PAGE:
In a particularly advantageous embodiment, the element 5 is simply fastened to fairing panels of the pylon 3 which form the forward edge 34. The element 5 is, for example, a profiled element which can be fastened by riveting or by any other means. The element 5 has a lower base 53, on the opposite side to a free upper edge 52, via which the element 5 is secured to said panels of the forward edge 34.

The industrial impact associated with the installation of the element 5 is reduced since the precise positioning of said element can be modified after the definition of the pylon 3 without compromising the design of said pylon, for example during test flights within the framework of a certification process for the aircraft 1.

It should be noted that, in another embodiment, the element 5 is obtained by introducing a deformation of the fairing panels of the forward edge 34 of the pylon 3, for example when forming said panels.

The shape of the free upper edge 52 of the element 5 (or of each sub-element 54 a, 54 b, 54 c, 54 d) is advantageously such that it causes the least possible disturbance on the aerodynamic flow during flight at a low angle of attack while ensuring that vortices are generated during flight at a high angle of attack. A number of variants are represented in cross-sectional planes in FIGS. 5 a, 5 b, 5 c and 5 d, in a region of the forward edge 34 that contains the element 5 (or one of the sub-elements 54 a, 54 b, 54 c, 54 d).

In a first category represented in FIGS. 5 a and 5 b, the width of the protruding element is substantially constant over the height of said element. The free upper edge 52 has a rounded shape in FIG. 5 a, and a rectilinear shape substantially parallel to the forward edge 34 in FIG. 5 b, forming a substantially rectangular cross section.

In a second category represented in FIGS. 5 c and 5 d, the width of the protruding element decreases with the height, forming a triangular cross section. The free upper edge 52 has an angle, preferably an acute angle, to initiate the formation of the vortices, forming a longitudinal arris 520 over the length of the element 5 (or of each sub-element 54 a, 54 b, 54 c, 54 d). FIGS. 5 c and 5 d correspond to elements having different widths at the lower base 53, the selection of which can be determined by the method used to fasten the protruding element to the forward edge 34.

The present disclosed embodiments also relate to an aircraft 1 as described above, which comprises at least one wing arrangement according to the aspects of the disclosed embodiments.

Therefore, the disclosed embodiments provide a wing arrangement comprising at least one pylon 3 having an element 5 for improving the aerodynamic behavior of the aircraft during flight at a high angle of attack when a deployed high-lift device produces a discontinuity in the leading edge 24. The element 5 generates negligible drag under cruise flight conditions and is exposed only to limited aerodynamic loads. In addition, the element 5 is preferably attached as an add-on to the pylon 3, for example fastened by riveting to the fairing panels forming the forward edge 34 of said pylon, thereby making it possible to optimize the position of the element 5 during test flights without compromising the design of the pylon.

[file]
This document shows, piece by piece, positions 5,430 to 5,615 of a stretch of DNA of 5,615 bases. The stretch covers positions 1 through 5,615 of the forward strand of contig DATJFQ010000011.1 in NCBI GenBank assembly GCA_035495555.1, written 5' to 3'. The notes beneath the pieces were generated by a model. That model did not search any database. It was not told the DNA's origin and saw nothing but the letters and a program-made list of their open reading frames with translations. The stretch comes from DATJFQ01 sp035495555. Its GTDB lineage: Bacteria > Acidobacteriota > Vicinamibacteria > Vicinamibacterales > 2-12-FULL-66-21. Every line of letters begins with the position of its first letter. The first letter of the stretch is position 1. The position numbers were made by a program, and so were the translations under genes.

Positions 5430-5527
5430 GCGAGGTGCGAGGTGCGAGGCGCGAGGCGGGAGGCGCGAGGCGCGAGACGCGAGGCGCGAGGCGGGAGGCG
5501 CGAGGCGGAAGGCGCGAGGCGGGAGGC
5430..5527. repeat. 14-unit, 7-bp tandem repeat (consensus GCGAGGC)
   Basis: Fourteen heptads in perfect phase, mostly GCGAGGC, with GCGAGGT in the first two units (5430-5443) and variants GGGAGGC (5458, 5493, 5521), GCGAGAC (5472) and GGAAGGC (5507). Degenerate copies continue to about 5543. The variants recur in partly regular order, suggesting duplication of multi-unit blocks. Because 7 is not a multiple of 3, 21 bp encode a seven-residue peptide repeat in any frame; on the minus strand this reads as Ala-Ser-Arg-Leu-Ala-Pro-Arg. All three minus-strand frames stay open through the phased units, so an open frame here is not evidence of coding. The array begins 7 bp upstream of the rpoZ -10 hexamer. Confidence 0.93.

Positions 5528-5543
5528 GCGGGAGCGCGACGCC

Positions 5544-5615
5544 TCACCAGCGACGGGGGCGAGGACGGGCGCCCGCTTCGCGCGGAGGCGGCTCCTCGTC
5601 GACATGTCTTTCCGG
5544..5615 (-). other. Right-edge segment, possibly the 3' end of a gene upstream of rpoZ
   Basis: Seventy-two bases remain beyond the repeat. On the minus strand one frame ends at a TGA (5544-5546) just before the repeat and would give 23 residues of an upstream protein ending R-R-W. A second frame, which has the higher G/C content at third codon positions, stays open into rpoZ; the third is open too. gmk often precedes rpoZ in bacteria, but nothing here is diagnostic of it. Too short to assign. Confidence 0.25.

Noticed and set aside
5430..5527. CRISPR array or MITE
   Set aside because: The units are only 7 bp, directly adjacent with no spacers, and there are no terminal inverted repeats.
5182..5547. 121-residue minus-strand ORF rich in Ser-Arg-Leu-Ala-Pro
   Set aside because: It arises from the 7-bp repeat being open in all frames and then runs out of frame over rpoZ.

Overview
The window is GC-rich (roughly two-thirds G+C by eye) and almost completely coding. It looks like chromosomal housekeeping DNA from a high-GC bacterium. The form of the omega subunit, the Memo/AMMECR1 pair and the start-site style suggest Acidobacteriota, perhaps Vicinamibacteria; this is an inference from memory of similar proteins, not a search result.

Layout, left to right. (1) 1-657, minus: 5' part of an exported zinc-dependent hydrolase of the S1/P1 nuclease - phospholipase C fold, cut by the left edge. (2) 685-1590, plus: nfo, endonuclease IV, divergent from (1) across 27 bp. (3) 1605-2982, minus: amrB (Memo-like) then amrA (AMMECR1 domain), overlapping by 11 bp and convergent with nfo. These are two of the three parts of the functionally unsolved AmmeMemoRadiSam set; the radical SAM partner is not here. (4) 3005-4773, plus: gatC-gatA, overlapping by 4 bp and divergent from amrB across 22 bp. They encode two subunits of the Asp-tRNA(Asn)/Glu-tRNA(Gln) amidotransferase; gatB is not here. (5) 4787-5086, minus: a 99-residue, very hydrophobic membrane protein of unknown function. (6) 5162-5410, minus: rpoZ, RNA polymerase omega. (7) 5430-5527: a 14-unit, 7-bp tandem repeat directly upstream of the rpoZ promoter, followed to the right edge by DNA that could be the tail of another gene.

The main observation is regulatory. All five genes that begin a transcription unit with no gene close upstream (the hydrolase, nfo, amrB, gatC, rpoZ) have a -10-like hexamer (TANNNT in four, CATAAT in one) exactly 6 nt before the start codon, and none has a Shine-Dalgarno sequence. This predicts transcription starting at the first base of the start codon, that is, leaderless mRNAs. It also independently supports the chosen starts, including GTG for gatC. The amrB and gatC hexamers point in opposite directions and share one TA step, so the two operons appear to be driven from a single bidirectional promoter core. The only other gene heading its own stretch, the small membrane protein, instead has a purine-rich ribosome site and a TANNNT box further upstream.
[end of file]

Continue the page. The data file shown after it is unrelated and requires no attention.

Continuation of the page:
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FR2555960A1 Title not available
FR2899201A1 Title not available
Referenced by
Citing PatentFiling datePublication dateApplicantTitle
US8740139 *Apr 23, 2012Jun 3, 2014The Boeing CompanyLeading edge snag for exposed propeller engine installation
Classifications
U.S. Classification244/54, 244/199.1
International ClassificationB64C23/06
Cooperative ClassificationB64D29/02, B64C23/06, B64C7/02, Y02T50/162, B64D27/18
European ClassificationB64C7/02, B64C23/06, B64D27/18, B64D29/02
Legal Events
DateCodeEventDescription
Mar 13, 2009ASAssignment
Owner name: AIRBUS FRANCE, FRANCE
Free format text: ASSIGNMENT OF ASSIGNORS INTEREST;ASSIGNORS:BONNAUD, CYRIL;DANTIN, STEPHANIE;DEFOS, MARJORIE;AND OTHERS;REEL/FRAME:022389/0118;SIGNING DATES FROM 20080326 TO 20080422
Owner name: AIRBUS FRANCE, FRANCE
Free format text: ASSIGNMENT OF ASSIGNORS INTEREST;ASSIGNORS:BONNAUD, CYRIL;DANTIN, STEPHANIE;DEFOS, MARJORIE;AND OTHERS;SIGNING DATES FROM 20080326 TO 20080422;REEL/FRAME:022389/0118
May 18, 2011ASAssignment
Owner name: AIRBUS OPERATIONS SAS, FRANCE
Free format text: MERGER;ASSIGNOR:AIRBUS FRANCE;REEL/FRAME:026298/0269
Effective date: 20090630
Nov 17, 2015FPAYFee payment
Year of fee payment: 4